Journal of the House of Representatives of the United States, 26th Cong., 1st Sess., 5 Dec. 1839, 6. The chair pro tem is a placeholder, in this case a person who acted as Speaker of the House of Representatives until the legislative body was fully organized and ready to elect one of its members to that position.
Journal, of the House of Representatives, of the State of Missouri, at the First Session of the Tenth General Assembly, Begun and Held at the City of Jefferson, on Monday, the Nineteenth Day of November, in the Year of Our Lord, One Thousand Eight Hundred and Thirty-Eight. Jefferson City, MO: Calvin Gunn, 1839.
This “warm feeling” pertained to the controversy that surrounded the seating of delegates from New Jersey, about which several passionate speeches were made by delegates supporting one side of the conflict or the other. (See Congressional Globe, 26th Cong., 1st Sess., pp. 17–20.)
The Congressional Globe, Containing Sketches of the Debates and Proceedings of the Twenty-Sixth Congress. Vol. 8. Washington DC: Blair and Rives, 1840.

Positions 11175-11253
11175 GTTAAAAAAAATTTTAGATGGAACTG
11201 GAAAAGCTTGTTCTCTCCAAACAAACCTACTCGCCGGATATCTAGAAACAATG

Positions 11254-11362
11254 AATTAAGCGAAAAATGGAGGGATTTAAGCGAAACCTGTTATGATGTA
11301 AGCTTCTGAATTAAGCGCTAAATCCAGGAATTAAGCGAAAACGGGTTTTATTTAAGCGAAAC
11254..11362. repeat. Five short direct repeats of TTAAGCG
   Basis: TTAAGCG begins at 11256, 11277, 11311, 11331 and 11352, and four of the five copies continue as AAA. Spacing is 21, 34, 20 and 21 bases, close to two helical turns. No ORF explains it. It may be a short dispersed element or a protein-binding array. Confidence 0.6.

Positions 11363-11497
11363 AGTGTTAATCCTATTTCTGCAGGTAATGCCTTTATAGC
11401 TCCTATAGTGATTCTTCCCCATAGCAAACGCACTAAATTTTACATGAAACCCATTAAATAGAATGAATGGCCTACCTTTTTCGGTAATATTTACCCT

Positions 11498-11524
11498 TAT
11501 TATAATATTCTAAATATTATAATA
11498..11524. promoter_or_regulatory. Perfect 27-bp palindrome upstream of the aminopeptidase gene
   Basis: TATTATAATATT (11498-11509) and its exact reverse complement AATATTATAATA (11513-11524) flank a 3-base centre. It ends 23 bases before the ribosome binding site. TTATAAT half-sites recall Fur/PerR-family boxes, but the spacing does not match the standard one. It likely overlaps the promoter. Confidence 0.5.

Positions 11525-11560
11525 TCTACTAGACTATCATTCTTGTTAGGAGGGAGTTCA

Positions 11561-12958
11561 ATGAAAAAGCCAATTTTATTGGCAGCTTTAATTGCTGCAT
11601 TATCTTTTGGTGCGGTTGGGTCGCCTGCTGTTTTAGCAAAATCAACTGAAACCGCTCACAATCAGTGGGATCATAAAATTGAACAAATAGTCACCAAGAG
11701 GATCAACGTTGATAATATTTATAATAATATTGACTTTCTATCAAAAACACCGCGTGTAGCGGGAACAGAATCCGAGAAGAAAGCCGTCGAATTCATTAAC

The four men representing Missouri in the Twenty-Sixth Congress were Senator Thomas Hart Benton, Senator Lewis F. Linn, Representative John Jameson, and Representative John Miller. (Biographical Directory of the United States Congress, 120, 646, 1324, 1452, 1586.)
Biographical Directory of the United States Congress, 1774–2005, the Continental Congress, September 5, 1774, to October 21, 1788, and the Congress of the United States, from the First through the One Hundred Eighth Congresses, March 4, 1789, to January 3, 2005, inclusive. Edited by Andrew R. Dodge and Betty K. Koed. Washington DC: U.S. Government Printing Office, 2005.
Decades later, Robert D. Foster gave a detailed account of this incident to Joseph Smith III, but because Foster was not present during the event, his memory likely came from accounts he heard from JS and Higbee. (Robert D. Foster, Loda, IL, to Joseph Smith III, 14 Feb. 1874, in Saints’ Herald, 14 Apr. 1888, 225–226.)